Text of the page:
egg and bird

4

The male jacana chosen to parent the chicks, called the receiver, is a devoted father.  He will construct a floating nest by uprooting aquatic plants and stamping or shoving them together to create a dense and tough platform.  He may create several of these nests at several different sites before the female is satisfied with one.  After she has laid the eggs, parenting falls almost entirely on him; the female may shade the eggs from strong sunlight, defend the nest from predators, or incubate the eggs if the male is having a hard time finding food, but otherwise she is uninvolved.  Incubating the eggs is the male’s responsibility; he will even move the eggs to a different site if he feels the nest is unsafe.

 After the chicks are born, they rarely leave their father’s side; he will guide them to food, keep them warm, and violently chase rivals away.  The male African jacana (last three images) goes one step further; should danger present itself, the male can literally tuck his chicks under his wings and carry them away.

3

Can’t believe it so happy! I was given this old box of bird skulls and eggs by a parents friend who inherited it! Birds I’ve identified: 2 razorbill, guillemot, great black backed gull, teal, gannet, jackdaw, carrion crow, kestrel/sparrowhawk, blackbird, mute swan, shag, pheasant and house sparrow.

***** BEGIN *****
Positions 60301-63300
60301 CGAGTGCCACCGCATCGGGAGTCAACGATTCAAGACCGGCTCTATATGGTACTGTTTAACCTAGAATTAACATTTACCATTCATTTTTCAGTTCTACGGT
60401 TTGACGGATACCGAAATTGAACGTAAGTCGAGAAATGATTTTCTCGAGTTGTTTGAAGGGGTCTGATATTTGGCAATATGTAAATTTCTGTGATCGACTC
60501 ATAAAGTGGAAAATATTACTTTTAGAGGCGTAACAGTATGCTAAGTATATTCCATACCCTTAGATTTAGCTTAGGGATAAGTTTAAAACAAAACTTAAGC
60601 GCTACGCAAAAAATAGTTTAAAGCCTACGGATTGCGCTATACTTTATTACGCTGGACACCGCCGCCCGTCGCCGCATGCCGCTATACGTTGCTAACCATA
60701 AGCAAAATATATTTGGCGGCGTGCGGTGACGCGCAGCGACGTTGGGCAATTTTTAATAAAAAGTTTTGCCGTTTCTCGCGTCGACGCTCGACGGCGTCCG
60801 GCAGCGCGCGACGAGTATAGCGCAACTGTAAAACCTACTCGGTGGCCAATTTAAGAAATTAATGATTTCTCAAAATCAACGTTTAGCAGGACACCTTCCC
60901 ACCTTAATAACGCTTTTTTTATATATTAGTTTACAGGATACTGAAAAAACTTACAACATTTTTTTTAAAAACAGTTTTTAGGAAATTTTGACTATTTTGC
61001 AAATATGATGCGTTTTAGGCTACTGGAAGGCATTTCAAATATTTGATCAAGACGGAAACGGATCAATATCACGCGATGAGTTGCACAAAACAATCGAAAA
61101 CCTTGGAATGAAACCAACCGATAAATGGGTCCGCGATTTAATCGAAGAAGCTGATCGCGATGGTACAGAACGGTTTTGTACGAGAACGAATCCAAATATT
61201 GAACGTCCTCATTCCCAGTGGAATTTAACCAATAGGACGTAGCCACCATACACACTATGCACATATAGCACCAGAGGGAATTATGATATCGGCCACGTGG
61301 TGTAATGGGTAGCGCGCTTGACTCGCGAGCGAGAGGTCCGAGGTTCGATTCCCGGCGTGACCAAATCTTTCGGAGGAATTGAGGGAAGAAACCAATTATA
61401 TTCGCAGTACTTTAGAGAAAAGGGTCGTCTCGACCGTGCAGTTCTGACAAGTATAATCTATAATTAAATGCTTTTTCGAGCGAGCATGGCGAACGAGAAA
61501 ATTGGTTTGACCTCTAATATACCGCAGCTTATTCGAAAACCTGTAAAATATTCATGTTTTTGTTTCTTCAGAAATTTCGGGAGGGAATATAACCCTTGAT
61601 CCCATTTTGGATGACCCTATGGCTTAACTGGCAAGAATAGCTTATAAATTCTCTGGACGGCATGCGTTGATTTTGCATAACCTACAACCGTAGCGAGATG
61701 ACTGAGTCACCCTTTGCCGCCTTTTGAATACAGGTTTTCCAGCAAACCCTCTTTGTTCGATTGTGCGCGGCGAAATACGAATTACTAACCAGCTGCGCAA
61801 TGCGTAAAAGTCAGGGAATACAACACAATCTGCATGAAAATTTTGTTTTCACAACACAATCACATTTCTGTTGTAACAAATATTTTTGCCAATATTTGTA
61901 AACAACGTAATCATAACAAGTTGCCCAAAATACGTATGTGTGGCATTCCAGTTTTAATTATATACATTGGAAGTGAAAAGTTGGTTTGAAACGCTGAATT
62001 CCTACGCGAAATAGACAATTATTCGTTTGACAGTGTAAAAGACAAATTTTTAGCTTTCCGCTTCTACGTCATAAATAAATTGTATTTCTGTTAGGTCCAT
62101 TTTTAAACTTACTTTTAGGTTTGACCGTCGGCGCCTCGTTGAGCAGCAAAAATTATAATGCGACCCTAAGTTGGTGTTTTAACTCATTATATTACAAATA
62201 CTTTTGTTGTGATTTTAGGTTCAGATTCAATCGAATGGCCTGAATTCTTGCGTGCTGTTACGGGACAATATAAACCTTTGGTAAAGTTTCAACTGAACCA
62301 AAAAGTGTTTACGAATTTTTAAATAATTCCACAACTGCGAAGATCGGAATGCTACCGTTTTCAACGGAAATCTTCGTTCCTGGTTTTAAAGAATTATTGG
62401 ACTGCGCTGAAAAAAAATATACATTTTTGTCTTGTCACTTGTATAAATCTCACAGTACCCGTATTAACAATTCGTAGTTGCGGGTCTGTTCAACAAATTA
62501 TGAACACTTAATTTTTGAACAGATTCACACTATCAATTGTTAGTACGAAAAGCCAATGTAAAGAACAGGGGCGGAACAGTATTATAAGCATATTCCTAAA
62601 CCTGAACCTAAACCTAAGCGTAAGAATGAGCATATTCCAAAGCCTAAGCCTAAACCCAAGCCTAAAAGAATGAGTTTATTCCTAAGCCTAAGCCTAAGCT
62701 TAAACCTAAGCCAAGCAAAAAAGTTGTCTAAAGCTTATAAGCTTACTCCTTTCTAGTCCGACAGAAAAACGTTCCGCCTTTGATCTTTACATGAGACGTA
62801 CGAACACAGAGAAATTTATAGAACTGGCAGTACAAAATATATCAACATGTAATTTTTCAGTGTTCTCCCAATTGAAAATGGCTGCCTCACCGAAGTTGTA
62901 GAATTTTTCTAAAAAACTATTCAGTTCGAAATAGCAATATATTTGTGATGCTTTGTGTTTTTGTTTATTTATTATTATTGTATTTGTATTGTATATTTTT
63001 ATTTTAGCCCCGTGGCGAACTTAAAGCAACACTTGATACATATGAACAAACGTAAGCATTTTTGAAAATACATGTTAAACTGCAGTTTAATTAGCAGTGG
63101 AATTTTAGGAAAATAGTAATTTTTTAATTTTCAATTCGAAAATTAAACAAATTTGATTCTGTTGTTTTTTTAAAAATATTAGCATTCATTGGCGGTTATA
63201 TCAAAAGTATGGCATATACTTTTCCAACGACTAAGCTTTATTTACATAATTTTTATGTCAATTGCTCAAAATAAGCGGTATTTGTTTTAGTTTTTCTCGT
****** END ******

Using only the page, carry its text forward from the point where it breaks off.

There are loads of beautiful British bird eggs which are over 80 years old with some being even older. Please note I live in the UK where there is no migratory bird act and the age of the eggs makes them fine to own.

Photo by Kerstin Langenberger

“I see the glaciers calving, retreating dozens to hundreds of meters every year. I see the pack ice disappearing in record speed. Yes, I have seen bears in good shape – but I have also seen dead and starving polar bears. Bears walking on the shores, looking for food, bears trying to hunt reindeer, eating birds’ eggs, moss and seaweed. And I realized that the fat bears are nearly exclusively males which stay on the pack ice all year long. The females, on the other hand, which den on land to give birth to their young, are often slim. With the pack ice retreating further and further north every year, they tend to be stuck on land where there’s not much food.”  -  Kerstin Langenberger